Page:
Adjusting the vertical centering control one way shifts the displayed image toward the bottom of the monitor or projector screen and the other way shifts the displayed image to the top of the monitor or projector screen.

Vertical Sync
The sync pulses that control the vertical scanning of the TV picture. NTSC = 60 Hz. PAL = 50 Hz.

VESA
Video Electronics Standards Association. A nonprofit member organization dedicated to facilitating and promoting personal computer graphics through improved graphics standards for the benefit of the end-user.

VGA
Video Graphics Array. Introduced by IBM in 1987, VGA is an Analog signal with TTL level separate horizontal and vertical sync. The video outputs to a 15-pin, HD connector and has a horizontal scan frequency of 31.5 kHz and vertical frequency of 70 Hz (Mode 1, 2) and 60 Hz (Mode 3). The signal is non-interlaced in modes 1, 2, 3 and interlaced when using the 8514/A card (35.5 kHz, 86 Hz) in mode 4. It has a Pixel by Line resolution of 640 x 480 with a color palette of 16/256,000.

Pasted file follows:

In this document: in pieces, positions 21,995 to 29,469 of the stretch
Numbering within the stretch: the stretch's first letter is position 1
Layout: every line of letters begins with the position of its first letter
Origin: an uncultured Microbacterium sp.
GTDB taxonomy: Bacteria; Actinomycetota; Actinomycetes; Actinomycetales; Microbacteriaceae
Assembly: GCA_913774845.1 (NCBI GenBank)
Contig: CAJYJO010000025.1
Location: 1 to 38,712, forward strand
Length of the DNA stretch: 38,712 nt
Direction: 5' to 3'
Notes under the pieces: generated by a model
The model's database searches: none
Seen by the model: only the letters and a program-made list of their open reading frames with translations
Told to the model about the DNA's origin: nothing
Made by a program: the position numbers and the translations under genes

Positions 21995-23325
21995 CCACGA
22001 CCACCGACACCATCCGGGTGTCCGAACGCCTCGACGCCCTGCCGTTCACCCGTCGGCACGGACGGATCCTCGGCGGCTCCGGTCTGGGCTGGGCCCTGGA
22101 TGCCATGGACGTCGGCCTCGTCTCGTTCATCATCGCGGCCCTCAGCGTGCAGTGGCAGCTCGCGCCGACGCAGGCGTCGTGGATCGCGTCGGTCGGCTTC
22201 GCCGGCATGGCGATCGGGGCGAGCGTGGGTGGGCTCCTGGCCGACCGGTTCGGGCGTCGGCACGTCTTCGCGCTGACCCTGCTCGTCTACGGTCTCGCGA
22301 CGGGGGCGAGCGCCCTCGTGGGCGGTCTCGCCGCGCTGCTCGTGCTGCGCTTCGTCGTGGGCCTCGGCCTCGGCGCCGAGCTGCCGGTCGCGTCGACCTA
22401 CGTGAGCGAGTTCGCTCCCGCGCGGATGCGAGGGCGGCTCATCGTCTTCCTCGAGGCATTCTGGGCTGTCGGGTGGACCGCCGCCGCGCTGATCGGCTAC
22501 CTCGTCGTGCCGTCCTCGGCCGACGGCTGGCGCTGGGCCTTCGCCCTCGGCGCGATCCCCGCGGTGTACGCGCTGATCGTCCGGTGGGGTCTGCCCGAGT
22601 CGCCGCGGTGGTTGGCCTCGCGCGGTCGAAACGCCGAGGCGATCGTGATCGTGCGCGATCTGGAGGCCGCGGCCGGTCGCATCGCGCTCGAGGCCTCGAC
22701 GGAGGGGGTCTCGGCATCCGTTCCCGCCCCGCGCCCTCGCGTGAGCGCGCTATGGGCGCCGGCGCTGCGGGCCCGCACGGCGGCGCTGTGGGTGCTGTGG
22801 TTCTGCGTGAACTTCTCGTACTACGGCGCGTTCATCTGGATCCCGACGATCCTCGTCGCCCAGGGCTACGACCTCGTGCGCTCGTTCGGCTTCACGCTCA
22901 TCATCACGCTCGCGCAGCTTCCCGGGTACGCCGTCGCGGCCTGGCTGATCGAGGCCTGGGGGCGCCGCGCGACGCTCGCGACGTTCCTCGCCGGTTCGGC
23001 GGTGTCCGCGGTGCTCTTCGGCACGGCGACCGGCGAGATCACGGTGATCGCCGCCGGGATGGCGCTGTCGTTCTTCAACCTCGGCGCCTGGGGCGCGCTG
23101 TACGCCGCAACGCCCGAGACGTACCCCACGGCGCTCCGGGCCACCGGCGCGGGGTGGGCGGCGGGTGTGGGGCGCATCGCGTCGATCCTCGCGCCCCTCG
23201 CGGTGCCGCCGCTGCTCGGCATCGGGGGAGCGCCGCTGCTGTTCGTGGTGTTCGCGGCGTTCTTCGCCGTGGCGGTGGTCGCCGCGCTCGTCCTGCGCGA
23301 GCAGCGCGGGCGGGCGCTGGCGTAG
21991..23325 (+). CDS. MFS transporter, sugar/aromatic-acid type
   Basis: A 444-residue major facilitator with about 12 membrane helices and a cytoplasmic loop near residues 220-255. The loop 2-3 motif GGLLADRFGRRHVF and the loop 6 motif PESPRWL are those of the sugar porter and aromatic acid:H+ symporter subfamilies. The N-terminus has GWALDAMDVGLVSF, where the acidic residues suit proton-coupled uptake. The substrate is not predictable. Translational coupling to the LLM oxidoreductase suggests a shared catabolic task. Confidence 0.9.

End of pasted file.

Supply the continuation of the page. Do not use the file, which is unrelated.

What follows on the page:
VHF
Very High Frequency. Television broadcast range between 30 MHz and 300 MHz, on channels 2 through 13.

VHS
Video Home System. The videocassette format originated and developed by JVC and adopted by a number of different manufacturers. Not compatible with the Beta format, which is also a videocassette format originated and marketed by Sony, but differs electronically. See Beta.

Video
Video describes picture information, of which our television system is part. It refers generally to any method using video tape, computer, or television technology to produce an image electronically as opposed to on film.

Video (Inputs/Outputs)
The number indicates the number of inputs and the number of outputs on TV sets. Normally there are fewer video outputs. On the other hand, more video (and their audio counterparts) are desirable as it allows more versatility in signal switching of multiple VCRs, LaserDisc players, DVD players, etc. Depending on how one decides to hook-up their A/V system, either the TV or their A/V Receiver/ Processor can be used for video switching. Audio and Video input jacks are more desirable for hooking up a VCR than putting the signal through your RF connector as it will provide better audio and video quality.